So I have a challenge in front of me. How do I let everything go and focus on the here and now? How do I put more importance on my feelings and needs and stop being so bogged down by the constant transition in my family? I need to really work on myself and stop being affected by outside things, cause I am sick of always having drama and being upset. I want to enjoy my life, dammit!
I am starting taking a step towards this by taking a weekend in NY with Erica. I leave early tomorrow morning and come back Monday evening. I'll try to blog a little when I can, but expect some photos next week!
Have a great weekend, everyone!
It's no secret that I have the world's most talented friends, and last week, I got to hang out with one of them! My friend Andrew plays/tours with Mike Doughty, and they were in town for 3 shows in Chicago last week. I saw them Friday night at the brand spanking new Lincoln Hall, the new music venue where the Three Penny Cinema used to be, owned and operated by the Schubas brothers.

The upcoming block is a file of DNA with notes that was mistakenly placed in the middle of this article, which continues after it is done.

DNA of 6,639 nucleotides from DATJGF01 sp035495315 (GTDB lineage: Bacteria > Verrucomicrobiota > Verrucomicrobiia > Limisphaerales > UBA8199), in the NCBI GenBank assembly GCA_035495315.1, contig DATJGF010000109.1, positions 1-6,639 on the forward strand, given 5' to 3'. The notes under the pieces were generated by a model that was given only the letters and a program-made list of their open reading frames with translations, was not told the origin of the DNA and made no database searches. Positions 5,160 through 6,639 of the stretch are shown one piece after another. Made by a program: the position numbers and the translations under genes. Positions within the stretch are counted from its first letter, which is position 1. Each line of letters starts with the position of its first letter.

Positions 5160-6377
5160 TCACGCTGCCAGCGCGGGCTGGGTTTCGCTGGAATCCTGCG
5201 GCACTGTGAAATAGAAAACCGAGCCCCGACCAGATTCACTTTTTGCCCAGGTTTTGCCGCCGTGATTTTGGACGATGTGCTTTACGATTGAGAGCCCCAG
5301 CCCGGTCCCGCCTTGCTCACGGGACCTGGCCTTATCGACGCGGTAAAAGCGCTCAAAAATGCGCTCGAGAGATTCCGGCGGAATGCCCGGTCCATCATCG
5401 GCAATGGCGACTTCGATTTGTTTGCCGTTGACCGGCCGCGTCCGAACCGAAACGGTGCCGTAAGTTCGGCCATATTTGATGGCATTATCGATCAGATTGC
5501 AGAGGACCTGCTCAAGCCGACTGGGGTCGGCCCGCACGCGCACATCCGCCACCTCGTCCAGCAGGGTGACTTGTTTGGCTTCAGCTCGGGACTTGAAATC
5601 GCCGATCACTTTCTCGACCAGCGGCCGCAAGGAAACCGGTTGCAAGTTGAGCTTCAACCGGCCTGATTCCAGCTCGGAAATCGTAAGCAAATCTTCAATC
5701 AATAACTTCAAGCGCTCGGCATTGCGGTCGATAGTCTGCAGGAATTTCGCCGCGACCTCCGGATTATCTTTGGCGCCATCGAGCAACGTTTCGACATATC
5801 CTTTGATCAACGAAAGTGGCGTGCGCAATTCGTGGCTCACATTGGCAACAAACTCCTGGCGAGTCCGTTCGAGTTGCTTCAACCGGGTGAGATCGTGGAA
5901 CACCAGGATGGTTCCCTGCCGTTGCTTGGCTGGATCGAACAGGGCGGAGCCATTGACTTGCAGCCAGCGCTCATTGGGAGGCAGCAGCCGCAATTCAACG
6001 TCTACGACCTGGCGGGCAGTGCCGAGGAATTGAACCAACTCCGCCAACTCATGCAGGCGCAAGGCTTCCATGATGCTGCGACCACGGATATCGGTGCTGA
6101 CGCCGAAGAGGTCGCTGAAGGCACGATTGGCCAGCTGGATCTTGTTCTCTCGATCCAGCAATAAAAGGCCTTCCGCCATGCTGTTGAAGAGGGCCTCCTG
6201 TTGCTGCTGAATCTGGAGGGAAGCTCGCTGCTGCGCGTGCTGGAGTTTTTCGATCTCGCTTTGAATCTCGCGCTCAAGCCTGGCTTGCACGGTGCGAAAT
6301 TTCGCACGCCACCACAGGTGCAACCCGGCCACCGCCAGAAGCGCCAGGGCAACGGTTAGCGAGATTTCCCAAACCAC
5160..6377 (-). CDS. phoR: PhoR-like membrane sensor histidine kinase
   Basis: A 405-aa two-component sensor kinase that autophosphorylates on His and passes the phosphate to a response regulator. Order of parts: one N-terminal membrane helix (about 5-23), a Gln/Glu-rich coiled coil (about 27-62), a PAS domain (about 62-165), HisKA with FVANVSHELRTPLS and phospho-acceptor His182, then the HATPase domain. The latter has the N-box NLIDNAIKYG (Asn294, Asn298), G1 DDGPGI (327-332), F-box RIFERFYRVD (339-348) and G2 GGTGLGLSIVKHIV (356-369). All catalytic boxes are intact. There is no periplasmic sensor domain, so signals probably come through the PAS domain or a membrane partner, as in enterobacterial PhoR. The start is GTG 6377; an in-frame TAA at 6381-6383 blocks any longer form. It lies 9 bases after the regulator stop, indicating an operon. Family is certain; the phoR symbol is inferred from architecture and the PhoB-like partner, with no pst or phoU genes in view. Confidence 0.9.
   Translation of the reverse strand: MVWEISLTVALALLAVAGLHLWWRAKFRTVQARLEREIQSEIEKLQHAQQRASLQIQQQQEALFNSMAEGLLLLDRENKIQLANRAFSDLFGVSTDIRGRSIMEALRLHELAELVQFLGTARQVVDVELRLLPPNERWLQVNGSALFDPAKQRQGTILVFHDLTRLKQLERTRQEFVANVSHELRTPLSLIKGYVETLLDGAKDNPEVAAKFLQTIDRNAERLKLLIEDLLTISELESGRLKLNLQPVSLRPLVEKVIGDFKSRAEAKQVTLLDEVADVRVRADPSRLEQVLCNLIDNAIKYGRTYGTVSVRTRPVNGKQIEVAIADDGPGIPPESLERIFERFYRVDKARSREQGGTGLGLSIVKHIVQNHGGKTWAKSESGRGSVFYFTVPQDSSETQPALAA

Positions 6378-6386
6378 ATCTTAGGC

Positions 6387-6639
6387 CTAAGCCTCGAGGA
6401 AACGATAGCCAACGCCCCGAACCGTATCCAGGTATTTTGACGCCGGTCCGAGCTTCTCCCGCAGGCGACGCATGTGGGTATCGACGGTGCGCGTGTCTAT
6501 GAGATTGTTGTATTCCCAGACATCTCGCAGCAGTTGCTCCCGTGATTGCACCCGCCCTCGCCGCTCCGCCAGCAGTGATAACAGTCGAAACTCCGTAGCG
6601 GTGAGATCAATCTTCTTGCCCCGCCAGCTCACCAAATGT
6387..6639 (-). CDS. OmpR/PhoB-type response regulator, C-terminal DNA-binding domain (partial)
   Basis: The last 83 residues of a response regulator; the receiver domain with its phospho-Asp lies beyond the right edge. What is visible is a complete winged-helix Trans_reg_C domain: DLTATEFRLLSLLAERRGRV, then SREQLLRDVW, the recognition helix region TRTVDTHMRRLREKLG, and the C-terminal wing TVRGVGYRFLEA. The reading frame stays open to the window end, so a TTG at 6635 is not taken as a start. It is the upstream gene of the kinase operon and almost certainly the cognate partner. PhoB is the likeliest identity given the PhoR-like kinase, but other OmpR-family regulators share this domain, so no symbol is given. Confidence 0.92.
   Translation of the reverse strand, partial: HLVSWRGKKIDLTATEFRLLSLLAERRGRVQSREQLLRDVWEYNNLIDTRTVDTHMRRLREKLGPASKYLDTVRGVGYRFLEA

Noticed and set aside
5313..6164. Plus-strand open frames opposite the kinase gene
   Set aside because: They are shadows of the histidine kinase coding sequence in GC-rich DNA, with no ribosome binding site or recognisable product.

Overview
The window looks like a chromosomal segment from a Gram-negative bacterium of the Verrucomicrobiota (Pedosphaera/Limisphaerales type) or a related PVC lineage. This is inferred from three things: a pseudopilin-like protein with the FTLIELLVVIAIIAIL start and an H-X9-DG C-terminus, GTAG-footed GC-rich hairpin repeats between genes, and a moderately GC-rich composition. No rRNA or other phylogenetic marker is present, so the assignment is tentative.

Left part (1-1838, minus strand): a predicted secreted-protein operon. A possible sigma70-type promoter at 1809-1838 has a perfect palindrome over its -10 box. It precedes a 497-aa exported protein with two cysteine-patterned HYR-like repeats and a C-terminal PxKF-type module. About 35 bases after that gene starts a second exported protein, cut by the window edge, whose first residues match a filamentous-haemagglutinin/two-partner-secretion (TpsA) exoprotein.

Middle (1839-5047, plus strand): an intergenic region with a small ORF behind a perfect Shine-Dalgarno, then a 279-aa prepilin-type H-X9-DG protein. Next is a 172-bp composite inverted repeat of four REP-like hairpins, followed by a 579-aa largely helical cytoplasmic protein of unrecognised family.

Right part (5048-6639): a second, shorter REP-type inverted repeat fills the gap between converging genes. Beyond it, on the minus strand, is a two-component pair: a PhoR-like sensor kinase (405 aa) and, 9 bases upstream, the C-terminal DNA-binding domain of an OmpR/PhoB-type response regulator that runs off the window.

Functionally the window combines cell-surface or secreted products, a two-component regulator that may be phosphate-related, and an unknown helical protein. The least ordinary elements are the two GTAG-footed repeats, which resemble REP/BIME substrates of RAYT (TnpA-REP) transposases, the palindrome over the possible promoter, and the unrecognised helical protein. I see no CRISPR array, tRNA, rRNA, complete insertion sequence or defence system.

After the show, we went to the Golden Nugget for some milkshakes and giggles.
Me and Andrew doing the other Erica's "picture face."
Anyone have any connections to the Metropolis Performing Arts Center in Arlington Heights? I want to go see Pump Boys and Dinettes, but tickets are kinda spendy... Any help would be appreciated!
I shouldn't ever be surprised, really. You'd think I'd change my diet. And when I wake up in the morning completely dizzy for no reason and can't shake it, you'd think I'd recognize the patterns. Yes, friends, another delightful kidney stone is scraping its way through my ureter on a grand journey to my bladder. Fortunately, it is small, so the pain isn't too severe. But this is my second one I've had in just a small number of months, so it's looking like I might need to start looking after the ole bod a little bit better. I've been sent to the emergency room a few times in the past because of them, and hospitalized once, but these little ones are a lot more tolerable--just annoying cause it hurts and I get so dizzy I fall right over sometimes (I'm no fun.)